We want to be stronger next year than we were this year. I can’t say we’re going to win more games, or go further in the playoffs, but we want to be a better team next year…That’s the goal. George is working on it right now. –The Creator on Vegas Hockey Hotline on 6/22/18

The Creator said he has daily discussions with George McPhee on how to improve the team. Since that conversation, some can make the argument the Golden Knights got worse.

Let’s start with what they lost.

David Perron: 67 Points (16G, 50A), 0.94 Points Per Game, 0.71 Assists Per Game, 22 Goals Created, 17:49 ATOI, +1

James Neal: 44 Points (25G, 19A), 0.62 Points Per Game, 2.85 SOG Per Game, 17:11 ATOI, -11

Luca Sbisa: 14 Points (2G, 12A), 54 Blocks, 30 Total Goals For, 30 Total Goals Against, 19:32 ATOI, +8

Now let’s look at the Golden Knights additions.

Paul Stastny: 53 Points (16G, 37A), 0.68 Points Per Game, 0.47 Assists Per Game, 54.9 Faceoff Win %, 18:18 ATOI, +1

Daniel Carr: 16 Points (6G, 10A), 0.42 Points Per Game, 1.37 SOG Per Game, 12:08 ATOI, +2

Nick Holden: 17 Points (4G, 13A), 83 Blocks, 64 Total Goals For, 73 Total Goals Against, 19:00 ATOI, -5

It’s not fair to compare the loss of Neal and Perron, to Vegas’ new offensive additions. Stastny’s a fine player, but he’s not an elite center that can make up the production of two lost wingers. There’s only a few of those, and one of them passed for Toronto.

We have a lot of money to bring in some quality players. If we can get the players we’re going to spend the money. -The Creator

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“Not Everyone Will Be Back”; A Look Into VGK’s Free Agency Situation (Plus 9 Predictions)

Reading between the lines, either Neal or Perron likely won’t be back. (Photo Credit: SinBin.vegas Photographer Brandon Andreasen)

The Golden Knights were close to the ultimate goal, but in the end, they fell three wins short. So, they now head to the offseason with a plan in mind, make the team three wins better than they were a year ago.

There are plenty of decisions to be made with the roster as currently constructed and oodles of cap space available to bring in outside help.

The reality is in a salary cap world you have to make some tough decisions, and with this team, not everyone will be back. We’ve all learned lessons over the years, if you examine what happens in the salary cap world you have to be smart about what you do and the contracts you hand out or it hurts your team. We’ll do our best to keep this group together but there are always three or four changes. -George McPhee

The Golden Knights have four major unrestricted free agents (UFA’s) which are set to hit the open market on July 1st. They are James Neal, David Perron, Ryan Reaves, and Luca Sbisa. Also, Maxime Lagace, Jason Garrison, Brandon Pirri, Mikhail Grabovski, Clayton Stoner, Chris Casto, and Paul Thompson will become UFA’s in 20 days.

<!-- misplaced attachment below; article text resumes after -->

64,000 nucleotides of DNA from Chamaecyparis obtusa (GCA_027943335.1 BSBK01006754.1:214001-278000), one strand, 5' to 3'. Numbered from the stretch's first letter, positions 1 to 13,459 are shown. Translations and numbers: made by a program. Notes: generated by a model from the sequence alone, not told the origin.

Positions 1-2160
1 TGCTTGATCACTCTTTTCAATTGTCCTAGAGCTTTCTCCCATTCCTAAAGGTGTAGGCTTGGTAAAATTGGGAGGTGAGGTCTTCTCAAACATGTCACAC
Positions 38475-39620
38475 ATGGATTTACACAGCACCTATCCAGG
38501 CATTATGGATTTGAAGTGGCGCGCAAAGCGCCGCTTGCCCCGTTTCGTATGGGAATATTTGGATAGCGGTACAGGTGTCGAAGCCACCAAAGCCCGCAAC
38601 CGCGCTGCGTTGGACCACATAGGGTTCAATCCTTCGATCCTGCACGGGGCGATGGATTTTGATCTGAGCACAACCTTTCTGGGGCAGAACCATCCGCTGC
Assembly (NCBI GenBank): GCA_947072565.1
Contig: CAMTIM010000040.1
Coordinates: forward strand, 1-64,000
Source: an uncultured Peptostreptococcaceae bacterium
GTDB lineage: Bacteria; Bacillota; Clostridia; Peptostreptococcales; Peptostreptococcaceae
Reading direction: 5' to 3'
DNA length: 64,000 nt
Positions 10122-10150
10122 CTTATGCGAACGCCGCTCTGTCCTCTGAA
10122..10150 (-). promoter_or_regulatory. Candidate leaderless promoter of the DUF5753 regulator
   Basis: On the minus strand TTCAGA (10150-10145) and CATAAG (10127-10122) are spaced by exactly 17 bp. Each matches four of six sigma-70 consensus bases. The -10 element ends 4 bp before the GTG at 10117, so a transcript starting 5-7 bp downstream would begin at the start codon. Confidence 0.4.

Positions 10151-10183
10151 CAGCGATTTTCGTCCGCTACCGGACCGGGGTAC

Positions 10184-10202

It doesn’t matter where in the lineup, you have to be smart about what you do. -McPhee

Then there are the restricted free agents (RFA’s) of which the Golden Knights have plenty. The most notable is William Karlsson. In short, Karlsson is not going anywhere. Unless something unprecedented happens, he’ll absolutely remain the first line center for Vegas next season. However, the projections on his contract are all over the map.

Technically, the Golden Knights only have to extend a “qualifying offer” to Karlsson of $1 million. This will happen soon and then Karlsson and his agent will request arbitration. An arbitration date will be set sometime in late July to early August. That will basically be the deadline for the Golden Knights and Karlsson to reach a long-term extension.

Tomas Nosek, Colin Miller, Oscar Dansk, Teemu Pulkkinen, Stefan Matteau, and Philip Holm are also all arbitration eligible and would follow the same process.

Finally, there are the two younger players who are RFA’s in Shea Theodore and William Carrier. Due to their age, neither are arbitration eligible. Thus, the Golden Knights can simply extend them a qualifying offer (Theodore -$874,125, Carrier – $787,500) and the player will have to sign it and remain with the team through next season. However, especially with a player like Theodore, this offseason may be a good time to lock him up long-term before he gets arbitration rights and has more negotiating power. The two sides can come to an agreement on a long-term deal at any time.

That brings us to the magical world of unrestricted free agency which opens on July 1st. Names like John Tavares, James van Riemsdyk, and John Carlson will be thrown around with basically every team that has cap space. The Golden Knights have plenty of cap space so get used to seeing the big names linked to Vegas, but the Golden Knights also have a GM that’s historically not a big spender in free agency.

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NHL GM’s May Try To Copy Golden Knights’ Balanced D Unit

Since coming in for Jon Merrill, Sbisa has been excellent with Colin Miller. (Photo Credit: SinBin.vegas Photographer Brandon Andreasen)

Throughout the postseason, analysts have talked about the Golden Knights as a future model for teams living under a tight salary cap. The players’ average age, salary, skill, desire, leadership, and unity is what makes Vegas so ideally well-balanced.

We don’t have that superstar D-man that has to play thirty minutes. As a group, we’re pretty balanced. Everyone can do each other’s job… we’re a real tight unit. It’s been fun. -Luca Sbisa

Signing a defenseman, or any player, to a massive contract can sometimes hurt a club’s progression. Erik Karlsson and Drew Doughty averaging up to 30 minutes a night doesn’t guarantee great team defense. Instead, the plan of balancing minutes among three defensive pairings has been wildly effective for Vegas.